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Increasing trends in antimicrobial resistance among clinically important anaerobes and Bacteroides fragilis isolates causing nosocomial infections: emerging resistance to carbapenems.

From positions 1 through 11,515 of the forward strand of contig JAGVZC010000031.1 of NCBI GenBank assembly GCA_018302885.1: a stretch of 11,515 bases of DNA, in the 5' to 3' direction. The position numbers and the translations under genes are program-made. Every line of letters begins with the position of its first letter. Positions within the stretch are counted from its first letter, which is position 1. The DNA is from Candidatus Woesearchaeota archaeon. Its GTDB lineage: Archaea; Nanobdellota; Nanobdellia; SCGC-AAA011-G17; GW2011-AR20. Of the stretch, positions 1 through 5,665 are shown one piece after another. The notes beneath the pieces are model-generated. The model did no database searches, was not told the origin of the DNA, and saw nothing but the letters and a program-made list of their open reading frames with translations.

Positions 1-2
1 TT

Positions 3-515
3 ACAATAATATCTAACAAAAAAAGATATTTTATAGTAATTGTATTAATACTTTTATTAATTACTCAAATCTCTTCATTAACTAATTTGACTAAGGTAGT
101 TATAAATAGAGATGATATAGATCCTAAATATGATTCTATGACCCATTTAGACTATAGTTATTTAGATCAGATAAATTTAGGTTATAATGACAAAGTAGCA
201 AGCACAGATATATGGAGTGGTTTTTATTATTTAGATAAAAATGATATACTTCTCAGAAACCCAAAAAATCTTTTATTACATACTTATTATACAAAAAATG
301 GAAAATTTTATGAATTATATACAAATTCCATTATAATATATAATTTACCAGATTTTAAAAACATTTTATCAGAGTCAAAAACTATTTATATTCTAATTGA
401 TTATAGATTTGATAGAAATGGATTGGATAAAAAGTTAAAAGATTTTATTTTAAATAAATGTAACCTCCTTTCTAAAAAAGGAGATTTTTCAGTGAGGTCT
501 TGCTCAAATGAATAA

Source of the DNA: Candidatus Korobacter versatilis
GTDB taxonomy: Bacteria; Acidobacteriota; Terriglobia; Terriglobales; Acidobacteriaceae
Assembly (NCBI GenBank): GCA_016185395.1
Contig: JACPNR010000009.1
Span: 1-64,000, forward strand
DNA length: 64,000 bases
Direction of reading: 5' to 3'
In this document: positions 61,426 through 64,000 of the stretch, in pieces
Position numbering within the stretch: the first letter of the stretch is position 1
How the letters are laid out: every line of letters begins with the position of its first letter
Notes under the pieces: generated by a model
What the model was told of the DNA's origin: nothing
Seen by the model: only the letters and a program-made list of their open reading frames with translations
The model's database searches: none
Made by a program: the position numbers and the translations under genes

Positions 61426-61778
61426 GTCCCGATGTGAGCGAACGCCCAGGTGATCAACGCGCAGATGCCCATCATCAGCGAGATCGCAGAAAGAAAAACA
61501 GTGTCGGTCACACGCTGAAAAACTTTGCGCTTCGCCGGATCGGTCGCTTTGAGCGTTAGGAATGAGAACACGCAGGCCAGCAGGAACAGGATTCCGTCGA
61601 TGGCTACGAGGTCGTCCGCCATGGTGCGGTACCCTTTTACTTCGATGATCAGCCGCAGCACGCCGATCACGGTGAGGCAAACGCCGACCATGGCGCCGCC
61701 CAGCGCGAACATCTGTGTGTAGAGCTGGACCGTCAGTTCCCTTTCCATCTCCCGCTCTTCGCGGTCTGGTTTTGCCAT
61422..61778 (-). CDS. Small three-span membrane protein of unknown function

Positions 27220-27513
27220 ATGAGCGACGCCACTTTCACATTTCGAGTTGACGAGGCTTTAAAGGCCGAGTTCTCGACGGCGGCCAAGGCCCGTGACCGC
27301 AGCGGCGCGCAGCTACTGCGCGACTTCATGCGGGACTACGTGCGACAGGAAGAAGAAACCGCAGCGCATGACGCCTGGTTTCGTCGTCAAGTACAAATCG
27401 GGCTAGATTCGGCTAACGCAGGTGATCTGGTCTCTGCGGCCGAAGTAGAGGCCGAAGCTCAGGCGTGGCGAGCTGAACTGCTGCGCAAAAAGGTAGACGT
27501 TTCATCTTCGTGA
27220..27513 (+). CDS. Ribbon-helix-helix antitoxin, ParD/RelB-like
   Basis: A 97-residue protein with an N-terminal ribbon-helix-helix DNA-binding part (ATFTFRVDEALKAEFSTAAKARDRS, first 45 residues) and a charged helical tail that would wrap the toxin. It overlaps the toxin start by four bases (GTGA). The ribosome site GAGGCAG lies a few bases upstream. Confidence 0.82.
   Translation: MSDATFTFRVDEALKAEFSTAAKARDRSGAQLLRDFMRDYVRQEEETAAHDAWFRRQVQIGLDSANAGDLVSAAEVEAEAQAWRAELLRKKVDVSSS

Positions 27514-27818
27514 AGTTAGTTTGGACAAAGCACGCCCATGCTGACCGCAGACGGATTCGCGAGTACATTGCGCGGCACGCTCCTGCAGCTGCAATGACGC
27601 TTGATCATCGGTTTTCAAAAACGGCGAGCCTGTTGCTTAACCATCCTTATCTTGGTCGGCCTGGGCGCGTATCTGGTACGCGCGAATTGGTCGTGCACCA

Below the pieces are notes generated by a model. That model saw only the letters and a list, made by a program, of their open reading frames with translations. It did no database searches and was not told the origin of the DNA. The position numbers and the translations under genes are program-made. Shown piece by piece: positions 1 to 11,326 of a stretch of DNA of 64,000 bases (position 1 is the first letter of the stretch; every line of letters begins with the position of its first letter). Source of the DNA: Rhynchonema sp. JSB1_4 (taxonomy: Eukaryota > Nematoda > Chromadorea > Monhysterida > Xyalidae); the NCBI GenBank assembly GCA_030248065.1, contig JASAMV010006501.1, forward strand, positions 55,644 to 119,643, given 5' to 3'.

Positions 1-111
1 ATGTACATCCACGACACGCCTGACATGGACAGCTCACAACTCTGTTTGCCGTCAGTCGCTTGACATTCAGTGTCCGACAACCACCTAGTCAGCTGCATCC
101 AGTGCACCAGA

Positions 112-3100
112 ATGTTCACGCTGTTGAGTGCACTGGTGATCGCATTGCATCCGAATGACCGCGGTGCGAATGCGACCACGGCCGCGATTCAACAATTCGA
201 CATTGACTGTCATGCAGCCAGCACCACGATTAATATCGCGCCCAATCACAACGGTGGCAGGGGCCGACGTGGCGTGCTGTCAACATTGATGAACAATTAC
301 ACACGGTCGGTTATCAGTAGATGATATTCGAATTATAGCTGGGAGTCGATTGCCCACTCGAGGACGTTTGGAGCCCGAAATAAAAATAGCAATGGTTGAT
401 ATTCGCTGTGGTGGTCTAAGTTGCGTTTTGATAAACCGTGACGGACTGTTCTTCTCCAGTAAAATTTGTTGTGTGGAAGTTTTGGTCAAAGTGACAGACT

This study reports data on the susceptibilities to five commonly used antianaerobic agents of five clinically frequently encountered anaerobes from 2000 to 2007 and to Bacteroides fragilis isolates causing nosocomial infections from 1990 to 2006. There was a trend of decreasing susceptibilities of these anaerobes to ampicillin-sulbactam, cefmetazole, chloramphenicol, and clindamycin with time during the study period. The rates of susceptibility to clindamycin and cefmetazole for all clinical isolates of Bacteroides fragilis isolates were higher than those of isolates associated with nosocomial infections. The MICs of 207 anaerobic blood isolates collected in 2006 to 14 antimicrobial agents were determined by the agar dilution method. The rates of nonsusceptibility to imipenem and meropenem were 7% and 12% for B. fragilis isolates (n = 60), 7% and 3% for Bacteroides thetaiotamicron isolates (n = 30), 4% and 4% for Fusobacterium species (n = 27), 6% and 0% for Prevotella species (n = 16), 15% and 0% for Clostridium species (n = 28), and 0% and 0% for Peptostreptococcus species (n = 32). The rates of susceptibility to moxifloxacin were 90% for B. fragilis isolates, 87% for B. thetaiotaomicron isolates, 81% for Fusobacterium species, 75% for Prevotella species, 93% for Clostridium species, and 78% for Peptostreptococcus species. Thirty-six percent of Clostridium species and 12% of Peptostreptococcus species were not susceptible to metronidazole. Comparison of the data with the data from a previous survey from the same institute in 2002 revealed higher rates of nonsusceptibility to carbapenems, especially for B. fragilis, Fusobacterium species, and Prevotella species isolates. The high rates of nonsusceptibility to commonly used antianaerobic agents mandate our attention, and periodic monitoring of the trend of the resistance is crucial.

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